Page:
By Besha Rodell
By Patrick Range McDonald
By Michael Goldstein
By Dennis Romero
By Sarah Fenske
By Matthew Mullins
By Patrick Range McDonald
By LA Weekly
Best Space Lost in Time
IT WAS A PLACE OF SHARED VISION, part rehearsal space and recording studio, part living quarters and rock venue, part bar and hang-out spot. Those who were involved remember it as a rock & roll Shangri-la — The Space, an underground warehouse in Long Beach, home to a group of wayward musicians and artists bound by a love of good music and a good time. Rising acts like Buchanan, Rocco Deluca, Brett Bixby, the Dibs, and Scott Devours (now of Ima Robot) all got their start there and fondly remember it, even giving props to it in their MySpace profiles.
I was recently given a tour of the old warehouse; a friend of mine still lives above it, and longs to see its return to glory. His apartment is a rambling maze of rooms: You could get lost in it, or you could get crushed under a falling tower of boxes that line the walls. We walked down a dark staircase, the kind that would lead you to a basement nightclub. You can still feel the energy of those who drunkenly groped and sloppily kissed on those steps. And on the lower level, a stained and gum-spotted red-carpeted floor led us past a bar. The bar reminded me of the one in The Shining; it was dusty and covered in cobwebs, except this one had an old neon beer sign above it hanging on for dear life.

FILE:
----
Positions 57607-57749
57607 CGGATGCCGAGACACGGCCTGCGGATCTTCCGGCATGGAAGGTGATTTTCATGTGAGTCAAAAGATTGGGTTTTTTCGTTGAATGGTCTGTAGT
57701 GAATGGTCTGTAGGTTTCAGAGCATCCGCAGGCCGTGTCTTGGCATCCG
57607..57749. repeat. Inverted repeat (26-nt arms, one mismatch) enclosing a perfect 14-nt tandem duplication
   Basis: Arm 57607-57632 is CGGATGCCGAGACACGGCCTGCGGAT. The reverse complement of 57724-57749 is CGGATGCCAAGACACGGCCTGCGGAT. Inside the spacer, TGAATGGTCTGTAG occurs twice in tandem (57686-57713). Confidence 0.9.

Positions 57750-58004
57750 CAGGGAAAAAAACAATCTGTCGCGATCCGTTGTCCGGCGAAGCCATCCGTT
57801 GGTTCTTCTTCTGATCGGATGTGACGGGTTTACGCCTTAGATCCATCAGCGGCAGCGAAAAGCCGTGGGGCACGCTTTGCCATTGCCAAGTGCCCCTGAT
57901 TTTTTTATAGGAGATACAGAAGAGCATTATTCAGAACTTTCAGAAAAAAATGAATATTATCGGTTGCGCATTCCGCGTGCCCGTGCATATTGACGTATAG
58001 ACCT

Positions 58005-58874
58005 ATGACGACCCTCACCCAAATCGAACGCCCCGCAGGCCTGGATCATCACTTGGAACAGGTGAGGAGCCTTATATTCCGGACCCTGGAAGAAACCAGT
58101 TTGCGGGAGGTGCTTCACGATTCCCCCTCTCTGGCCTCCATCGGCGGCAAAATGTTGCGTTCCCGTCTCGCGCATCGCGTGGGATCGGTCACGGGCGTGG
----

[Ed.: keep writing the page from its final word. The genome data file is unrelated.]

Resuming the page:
The main room had a stage in the corner, and amps dotted the floor, making up a silent black-box audience. Each one was covered with an inch of dust. A lonely mike stood onstage speechless, surrounded by a faded curtain that missed the applause. More rooms, a foosball table covered in spiderwebs, a dirty pool table .?.?. the place goes on and on. It’s quiet, but the deafening kind of quiet, like the underwater feeling you get in your ears after a rock show. The only signs of human life came from a backroom studio where people still record. “When there were shows, there was no cover charge, only a donation,” says my friend. “Tons of people would come and rock out and drink free beer, and see bands they couldn’t see anywhere else. It was an explosive music scene. There was momentum building. It was about to peak, until the city came and shut it all down. Then things seemed to fade away.” Now he just lives with the ghosts.
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